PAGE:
“The situation in Iran is like nothing we’ve ever seen before,” says Hesam Garshasbi, a music journalist, promoter and activist who moved from Tehran to London during the 2020 uprising.
Over the last nine weeks, protests have erupted in Iran following the death of the 22-year-old Mahsa Amina in police custody for allegedly breaching strict dress rules for women.
Unlike previous movements, demonstrations have taken place nationwide, with people from a range of social classes and age groups taking to the streets to defend the freedom of women and girls. School girls have removed their hijabs in public and university students in northern Iran have reportedly removed law-enforced gender segregation barriers in their cafeteria. Meanwhile, “Women, life, freedom” has been chanted in the face of violence, arrests and a rising death toll.
This evening, a lineup of artists, poets and activists will perform at the Southbank Centre’s Royal Festival Hall to shed light on the ongoing events and to show solidarity with women in Iran.
Lianne La Havas, Kelsey Lu and the London Contemporary Orchestra will be joined by musicians with connections to Iran and the diaspora, including Faramarz Aslani, Lafawndah and Golnar Shahyar.
“We are facing lots of anxiety right now,” says Garshasbi, who co-organised the London event alongside fellow promoter Adib Rostami. “Being together as a community helps: seeing each other, talking with each other, singing with each other. This concert will gather the Iranian community with non-Iranian friends who have sympathy with the matter. It helps them to be heard.”
Using performance as a tool for pushing change made sense to Garshasbi, whose relationship to his motherland has always been connected to music and resistance. With genres such as rock, rap and EDM banned, he has organised unofficial underground music competitions to celebrate the sounds forbidden in Tehran.
But the importance of music is shared by Iranian people, he says: “Music is unifying, uplifting and healing. Its value is critical to most cultures, but for Iranians it’s also loaded with huge amounts of symbolism and meaning, because it’s been so heavily restricted by the Islamic republic for so many years. So for us, just playing music or holding an instrument can feel like an act of resistance.”
As well as the ban on certain genres and styles of music, women are prohibited from singing in public in Iran. “This concert is a chance for these women to be heard, because they never had this kind of platform back there,” he continues. “Of course, we would not be able to organise this kind of thing in Iran. But here, it’s a possibility.”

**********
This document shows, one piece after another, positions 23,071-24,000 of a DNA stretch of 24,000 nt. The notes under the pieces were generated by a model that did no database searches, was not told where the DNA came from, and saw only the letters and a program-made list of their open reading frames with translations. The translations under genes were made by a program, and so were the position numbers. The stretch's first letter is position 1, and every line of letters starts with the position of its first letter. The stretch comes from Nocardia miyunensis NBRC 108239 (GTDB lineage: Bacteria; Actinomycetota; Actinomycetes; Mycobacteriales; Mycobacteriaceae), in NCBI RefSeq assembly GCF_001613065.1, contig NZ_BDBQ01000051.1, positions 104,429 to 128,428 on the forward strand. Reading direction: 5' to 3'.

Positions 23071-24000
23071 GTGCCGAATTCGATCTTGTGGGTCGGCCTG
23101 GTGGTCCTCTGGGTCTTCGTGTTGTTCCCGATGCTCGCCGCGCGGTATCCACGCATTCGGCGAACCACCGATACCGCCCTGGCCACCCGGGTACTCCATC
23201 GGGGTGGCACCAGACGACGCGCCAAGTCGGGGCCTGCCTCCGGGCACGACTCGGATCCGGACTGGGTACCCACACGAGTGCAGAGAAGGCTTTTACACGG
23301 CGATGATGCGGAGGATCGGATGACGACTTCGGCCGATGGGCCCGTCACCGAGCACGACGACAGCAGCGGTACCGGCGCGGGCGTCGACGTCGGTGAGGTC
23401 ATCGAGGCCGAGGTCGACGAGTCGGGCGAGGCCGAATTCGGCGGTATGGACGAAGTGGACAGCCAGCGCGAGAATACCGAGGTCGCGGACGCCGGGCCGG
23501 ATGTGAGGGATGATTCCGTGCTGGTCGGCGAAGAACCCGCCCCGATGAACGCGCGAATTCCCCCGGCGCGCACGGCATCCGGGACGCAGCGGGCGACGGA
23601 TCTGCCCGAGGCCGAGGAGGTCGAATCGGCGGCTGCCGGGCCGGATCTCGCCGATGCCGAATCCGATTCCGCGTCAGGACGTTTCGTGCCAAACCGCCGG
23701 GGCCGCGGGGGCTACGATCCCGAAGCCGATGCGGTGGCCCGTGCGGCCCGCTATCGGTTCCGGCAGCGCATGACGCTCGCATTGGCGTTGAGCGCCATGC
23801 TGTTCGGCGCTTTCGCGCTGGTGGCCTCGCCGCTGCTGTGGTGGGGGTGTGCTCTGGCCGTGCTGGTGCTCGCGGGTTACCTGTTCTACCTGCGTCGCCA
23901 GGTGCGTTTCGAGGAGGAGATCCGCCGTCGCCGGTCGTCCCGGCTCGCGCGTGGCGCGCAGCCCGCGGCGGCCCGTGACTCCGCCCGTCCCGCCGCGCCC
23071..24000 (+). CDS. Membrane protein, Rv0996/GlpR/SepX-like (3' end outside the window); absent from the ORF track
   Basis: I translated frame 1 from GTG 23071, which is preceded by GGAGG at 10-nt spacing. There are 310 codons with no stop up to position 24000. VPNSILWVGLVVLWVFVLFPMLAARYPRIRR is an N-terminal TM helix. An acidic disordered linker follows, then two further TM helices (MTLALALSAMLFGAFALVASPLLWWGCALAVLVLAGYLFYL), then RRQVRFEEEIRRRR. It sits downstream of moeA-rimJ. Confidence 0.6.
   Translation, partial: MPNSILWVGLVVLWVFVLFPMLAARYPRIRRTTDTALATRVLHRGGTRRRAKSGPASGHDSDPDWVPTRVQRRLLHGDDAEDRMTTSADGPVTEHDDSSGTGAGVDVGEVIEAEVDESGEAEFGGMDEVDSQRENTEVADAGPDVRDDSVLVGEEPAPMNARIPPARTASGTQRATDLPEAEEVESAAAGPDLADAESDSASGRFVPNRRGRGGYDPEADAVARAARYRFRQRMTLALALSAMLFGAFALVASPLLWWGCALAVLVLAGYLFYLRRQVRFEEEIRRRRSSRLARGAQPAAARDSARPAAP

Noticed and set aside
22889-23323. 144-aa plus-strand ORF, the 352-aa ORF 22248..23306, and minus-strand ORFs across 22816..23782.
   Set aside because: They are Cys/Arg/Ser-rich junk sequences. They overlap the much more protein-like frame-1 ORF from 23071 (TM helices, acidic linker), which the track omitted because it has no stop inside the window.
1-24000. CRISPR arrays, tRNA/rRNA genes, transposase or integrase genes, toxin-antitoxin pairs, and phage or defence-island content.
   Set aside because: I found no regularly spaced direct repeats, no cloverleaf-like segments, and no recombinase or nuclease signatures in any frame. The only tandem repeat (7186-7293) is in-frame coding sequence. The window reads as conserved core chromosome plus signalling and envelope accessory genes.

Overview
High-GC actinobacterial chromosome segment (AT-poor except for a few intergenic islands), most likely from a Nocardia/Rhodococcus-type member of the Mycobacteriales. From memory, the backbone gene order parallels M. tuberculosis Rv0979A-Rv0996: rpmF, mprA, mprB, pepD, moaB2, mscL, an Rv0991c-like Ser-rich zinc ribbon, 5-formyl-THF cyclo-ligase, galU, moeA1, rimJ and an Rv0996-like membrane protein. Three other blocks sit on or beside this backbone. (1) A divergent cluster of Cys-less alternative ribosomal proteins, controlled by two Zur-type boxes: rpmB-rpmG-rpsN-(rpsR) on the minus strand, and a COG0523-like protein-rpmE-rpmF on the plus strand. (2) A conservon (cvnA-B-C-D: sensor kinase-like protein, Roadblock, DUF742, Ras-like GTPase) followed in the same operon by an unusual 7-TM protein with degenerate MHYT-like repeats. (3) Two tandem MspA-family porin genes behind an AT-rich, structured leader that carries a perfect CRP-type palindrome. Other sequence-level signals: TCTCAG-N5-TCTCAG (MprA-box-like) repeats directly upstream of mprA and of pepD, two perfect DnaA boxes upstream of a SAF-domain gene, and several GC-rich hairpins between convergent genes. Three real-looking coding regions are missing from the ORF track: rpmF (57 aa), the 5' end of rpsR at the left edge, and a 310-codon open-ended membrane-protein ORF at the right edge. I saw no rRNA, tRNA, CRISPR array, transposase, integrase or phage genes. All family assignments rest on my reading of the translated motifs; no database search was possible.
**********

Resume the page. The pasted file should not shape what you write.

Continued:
Composer, vocalist and multi-instrumentalist Shahyar had to leave her native Iran seven years ago in order to safely pursue her career in music. Now based in Vienna, she still delivers her songs in farsi and explores political and social themes, including women’s rights and her own experiences. “I make a personal interpretation of what I understand as music. I mix a lot of different styles and create my own world of sounds,” she says. “But my work is always related to Iran because I use a lot of the musical vocabulary from there. I’ve kept the connection to the country very strong.”
Participating in the event is a way for Shahyar to channel her rage and generational trauma into something positive. “I feel overwhelmed. I’ve always been singing about my situation in Iran, but this is the moment. Everything is coming into its place,” she says. “I hope it will push the cause forward because it needs to be talked about. Change won’t happen tomorrow, so we need to keep it going; we need to keep this energy, this attention, up. And to push the politicians in the west to make direct actions against this regime.”
Contemporary musician Sakina Teyna, who is also based in Vienna, will be performing alongside Shahyar. She was exiled from her native Kurdistan in 2006 and continues to sing about women and freedom across her musical projects. “I’m a political artist, it’s part of my identity” she says.
Showing solidarity with Iranian women at this event means a lot to Teyna, whose personal experience holds similarities, she says. “I’m Kurdish, so I know how hard it is when nobody listens to you, when nobody wants to be your voice, when you’re let down. As discriminated-against women, we want to do something. This is our fight too.”
Despite the current threats against protesters in Iran, she, like Garshasbi and Teyna, maintains hope. “Music can’t save the world,” she says, “but it can help to create a better place.”